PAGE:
' at least the greater part of its heat to water or another liquid or gas, whereafter the cooling liquid is returned preferably to the direct cooler, if desired after having been freed from dust and other impurities.
If the gas to be cooled contains steam and it is cooled to below its dew point for steam, the properties of the cooling liquid employed for the direct cooling must in addition be such that it does not dissolve waterin appreciable quantities and has no special tendency to form emulsions with water. In addition, the cooling liquid must in this case have a specific gravity which differs so greatly from that of water that the water and the cooling liquid are separated from one another by simple means, preferably by settling.
Such liquids are in fact known and a number of them exist. The most suitable for this purpose are fractions of aliphatic hydrocarbons, aromatic hydrocarbons or naphthenes. If desired, mixtures of such hydrocarbons and mixtures of organic compounds with inorganic compounds may be successfully employed. One example of such liquids is tetradecane, which is a liquid hydrocarbon of the paraflin series which contains fourteen carbon atoms. The physical properties'of tetradecane will be more fully described in the example hereinafter given.
In carrying out the process according to the invention, in which the counter-current principle is above all of particular advantage, the cooling liquid may actually be heated to a temperature which is only lower by a relatively small amount, for example 10 C., than the temperature of the gas to be cooled which enters the cooling arrangement. The cooling liquid may then yield the heat absorbed from the gas, for the greater part by means of an indirect heat exchange, to pure water which, if the heat exchanger is suitably dimensioned, nevertheless assumes a temperature which, although somewhat lower than the temperature of the cooling liquid, is so high that technical utilisation, for example for the generation of steam or for the production of hot water, is possible; After having given up the heat absorbed from the gas to pure water and thus having beencooled, the cooling liquid is returned into the circuit for the purpose of cool- Patented June 10, 1958' 3 ing further quantities of gas, preferably after having been freed front dust or other impurities which it has absorbed from the gas.
If the gas contains no appreciable quantities of steam, that is to say, has a comparatively low dew point, or provided that its temperature does not fall below its dew point in the cooling of a steam-containing gas having a relatively high dew point, the method according to the invention may be carried out in a particularly simple manner with a single circulation of cooling liquid, in which case the gas is introduced into the cooler at the bottom and withdrawn from the top, while the cooling liquid is introduced at thetop of the cooler and withdrawn from the bottom. The nature of the coolers employed is in principle immaterial. Coolers may be employed which are provided with packing elements or hurdles or which have bubble-trays or the like. Direct coolers having rotating internal fittings have proved highly suitable for this purpose, in which the cooling liquid is accelerated to relatively high speeds by centrifugal forces and come into contact with the gas in counter-current.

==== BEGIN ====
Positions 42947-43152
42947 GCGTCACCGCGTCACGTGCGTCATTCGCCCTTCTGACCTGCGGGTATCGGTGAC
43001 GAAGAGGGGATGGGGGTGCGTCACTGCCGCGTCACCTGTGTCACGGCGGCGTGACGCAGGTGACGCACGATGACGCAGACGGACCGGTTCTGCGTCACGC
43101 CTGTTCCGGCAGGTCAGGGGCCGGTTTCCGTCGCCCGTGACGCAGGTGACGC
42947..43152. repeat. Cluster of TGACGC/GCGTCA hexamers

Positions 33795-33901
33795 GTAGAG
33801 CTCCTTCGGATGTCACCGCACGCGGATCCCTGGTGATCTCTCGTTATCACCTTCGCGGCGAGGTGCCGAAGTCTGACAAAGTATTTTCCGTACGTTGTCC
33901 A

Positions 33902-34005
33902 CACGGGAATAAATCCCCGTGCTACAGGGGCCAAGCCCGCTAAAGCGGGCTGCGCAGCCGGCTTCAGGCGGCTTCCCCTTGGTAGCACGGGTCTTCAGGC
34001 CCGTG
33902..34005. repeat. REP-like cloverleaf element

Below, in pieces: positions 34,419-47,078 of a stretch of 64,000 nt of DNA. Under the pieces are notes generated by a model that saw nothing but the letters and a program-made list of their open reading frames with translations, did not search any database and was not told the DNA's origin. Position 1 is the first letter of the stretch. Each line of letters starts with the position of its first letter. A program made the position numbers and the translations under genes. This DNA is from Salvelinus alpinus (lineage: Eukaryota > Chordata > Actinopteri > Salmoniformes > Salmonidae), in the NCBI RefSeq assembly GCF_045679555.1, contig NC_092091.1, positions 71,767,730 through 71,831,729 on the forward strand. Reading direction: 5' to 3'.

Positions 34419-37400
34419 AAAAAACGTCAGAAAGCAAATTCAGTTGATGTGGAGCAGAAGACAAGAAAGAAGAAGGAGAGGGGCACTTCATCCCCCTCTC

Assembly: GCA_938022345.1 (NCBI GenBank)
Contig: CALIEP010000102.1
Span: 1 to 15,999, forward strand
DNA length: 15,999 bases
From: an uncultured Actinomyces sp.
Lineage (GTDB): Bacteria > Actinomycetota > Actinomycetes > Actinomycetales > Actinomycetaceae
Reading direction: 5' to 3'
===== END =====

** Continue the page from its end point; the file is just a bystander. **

However, it is desirable in most cases, and especially if the dew point of the gas is relatively high, for example or C., to cool the gas to below the dew point and thus to utilise not only the sensible heat of the gas but also the heat of evaporation which is liberated in the condensation of the steam contained in the gas, but in this case the cooling medium circuit must be divided into two substantially separate circuits intercommunicating through the gas stream to be cooled, in order to achieve the desired result. The latter step, the details of which will hereinafter be more fully described, is necessary because the water produced in the cooler when the temperature falls below the dew point of the gas flows together with the non-aqueous cooling liquid into that part of the cooler to which the hot, still uncooled gas is fed. If the penetration of Water to this point were not prevented by other steps, water would again evaporate at this point and the heat of evaporation required for this purpose would be extracted, not only from the semi ble heat of the gas, but also from the sensible heat of the cooling liquid, so that the cooling liquid would leave the cooler, together with water, at a temperature considerably below that desirable and necessary for an economical utilisation.
In accordance with a further feature of the invention, the water of condensationcollecting on an appropriately fashioned intermediate plate in the central part of the direct cooler in such a case is at least partly withdrawn from the said central part, preferably together with the entire quantity or a part of the cooling liquid. The water of condensation is preferably withdrawn from the cooler at a point at which the gas to be treated is at a temperature in the neighbourhood of the dew point of the gas fed to the cooler, that is to say, slightly below or above the said dew point.